Police suspected a racial motivation from the start, since they found a “crudely written racial diatribe” in the trailer, complete with racial epithets about white oppression, which claimed blacks were “justified in seeking revenge.” However, and as is common with black-on-white violence, police and the media tried to hide the racial angle. “I think we have to be responsible to the community and the people we protect,” explained North Charleston police captain Charles Caldwell. “I didn’t want to believe this was a racial crime. And we tried to look for other motivations.”
Writer G. J. Krupey wrote what is perhaps the only detailed account of the Missy McLauchlin murder. It appeared in the now-defunct publication Heterodoxy, and later in a collection edited by David Horowitz called The Race Card. Of Captain Caldwell’s remarks, he writes:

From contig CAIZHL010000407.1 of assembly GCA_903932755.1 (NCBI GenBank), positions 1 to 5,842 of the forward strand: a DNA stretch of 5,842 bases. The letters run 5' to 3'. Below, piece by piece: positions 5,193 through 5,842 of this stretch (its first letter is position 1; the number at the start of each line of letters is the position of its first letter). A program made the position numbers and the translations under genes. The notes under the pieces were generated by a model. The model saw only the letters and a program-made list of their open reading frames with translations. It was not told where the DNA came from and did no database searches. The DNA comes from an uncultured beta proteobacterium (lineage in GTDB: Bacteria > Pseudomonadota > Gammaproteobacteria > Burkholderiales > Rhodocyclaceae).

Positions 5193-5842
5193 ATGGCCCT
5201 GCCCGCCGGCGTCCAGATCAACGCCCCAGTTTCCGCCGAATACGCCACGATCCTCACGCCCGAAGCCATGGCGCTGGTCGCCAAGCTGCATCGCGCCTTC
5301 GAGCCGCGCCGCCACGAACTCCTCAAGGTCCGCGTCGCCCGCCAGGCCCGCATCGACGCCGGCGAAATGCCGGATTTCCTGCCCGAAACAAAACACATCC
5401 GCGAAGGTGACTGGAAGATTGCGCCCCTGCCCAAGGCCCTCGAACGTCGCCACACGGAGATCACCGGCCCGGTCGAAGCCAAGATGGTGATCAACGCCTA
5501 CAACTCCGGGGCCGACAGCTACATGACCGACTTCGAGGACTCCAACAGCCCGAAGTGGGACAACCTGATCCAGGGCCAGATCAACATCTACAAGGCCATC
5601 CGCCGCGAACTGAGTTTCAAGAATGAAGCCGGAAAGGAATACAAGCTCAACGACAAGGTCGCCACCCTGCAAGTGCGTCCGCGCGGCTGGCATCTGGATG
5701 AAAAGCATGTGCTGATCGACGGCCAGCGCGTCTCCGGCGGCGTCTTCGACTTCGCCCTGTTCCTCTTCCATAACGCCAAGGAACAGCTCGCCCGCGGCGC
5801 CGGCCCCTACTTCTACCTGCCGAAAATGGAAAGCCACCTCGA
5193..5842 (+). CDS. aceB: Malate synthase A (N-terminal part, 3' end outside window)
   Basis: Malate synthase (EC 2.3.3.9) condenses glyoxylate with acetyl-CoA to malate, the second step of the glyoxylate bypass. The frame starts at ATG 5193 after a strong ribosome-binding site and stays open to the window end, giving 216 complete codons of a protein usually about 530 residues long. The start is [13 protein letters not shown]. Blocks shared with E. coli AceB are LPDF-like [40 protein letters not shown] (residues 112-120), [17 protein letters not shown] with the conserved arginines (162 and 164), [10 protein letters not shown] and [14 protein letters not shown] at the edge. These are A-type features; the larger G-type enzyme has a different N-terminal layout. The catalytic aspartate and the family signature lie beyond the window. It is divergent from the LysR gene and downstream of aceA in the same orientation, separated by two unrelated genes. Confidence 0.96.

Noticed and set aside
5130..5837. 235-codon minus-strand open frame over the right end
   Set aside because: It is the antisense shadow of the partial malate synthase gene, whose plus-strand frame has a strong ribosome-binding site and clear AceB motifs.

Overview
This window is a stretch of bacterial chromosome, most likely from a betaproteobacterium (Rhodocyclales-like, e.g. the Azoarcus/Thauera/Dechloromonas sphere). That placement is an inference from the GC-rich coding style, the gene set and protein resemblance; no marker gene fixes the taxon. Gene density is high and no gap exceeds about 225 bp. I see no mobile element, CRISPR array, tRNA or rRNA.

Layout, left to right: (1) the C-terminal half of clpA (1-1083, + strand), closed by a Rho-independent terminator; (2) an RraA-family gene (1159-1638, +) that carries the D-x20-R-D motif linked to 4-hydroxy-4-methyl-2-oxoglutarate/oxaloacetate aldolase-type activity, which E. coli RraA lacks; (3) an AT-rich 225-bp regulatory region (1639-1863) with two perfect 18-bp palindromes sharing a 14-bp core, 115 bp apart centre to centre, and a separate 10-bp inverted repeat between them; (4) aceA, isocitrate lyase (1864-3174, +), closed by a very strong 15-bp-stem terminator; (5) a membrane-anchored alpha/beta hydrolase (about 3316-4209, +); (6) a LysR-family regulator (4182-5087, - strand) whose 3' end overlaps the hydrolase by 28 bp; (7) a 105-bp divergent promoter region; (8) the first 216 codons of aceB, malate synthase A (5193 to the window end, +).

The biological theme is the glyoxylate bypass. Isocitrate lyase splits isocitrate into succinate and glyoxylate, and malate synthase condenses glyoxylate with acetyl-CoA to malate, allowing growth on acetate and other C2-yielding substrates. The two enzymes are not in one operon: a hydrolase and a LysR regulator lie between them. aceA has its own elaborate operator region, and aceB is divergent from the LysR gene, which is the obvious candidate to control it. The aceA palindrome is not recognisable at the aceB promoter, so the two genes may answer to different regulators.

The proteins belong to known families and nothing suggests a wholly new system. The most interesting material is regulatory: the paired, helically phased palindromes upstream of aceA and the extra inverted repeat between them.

“It seems unlikely that such cautious sifting of theories would be tolerated in a case involving, say, the burning of a black man by two white youths, to cite an actual case that happened in the same week as McLauchlin’s murder only a few hundred miles south in Tallahassee. Nationwide, the press showcased that murder as a typical hate crime: one perpetrated by vicious white racists against an innocent black. President Clinton mentioned the Tallahassee burning in his State of the Union address as an example of the sort of violent racism that still needs to be expunged from the American character. Neither the national press nor the president mentioned Melissa McLauchlin.”
Local black leaders did not ignore the crime. They went on a full attack against the police and the white community, with state senator Robert Ford leading the effort with help from the NAACP. Not only did Senator Ford claim the killing was not motivated by race, he said the police should be investigated for inventing a racist plot in the McLauchlin case. He chided “decent white people” for remaining silent against white racism and claimed the police would not have looked so hard for the killers if the victim had been a black woman.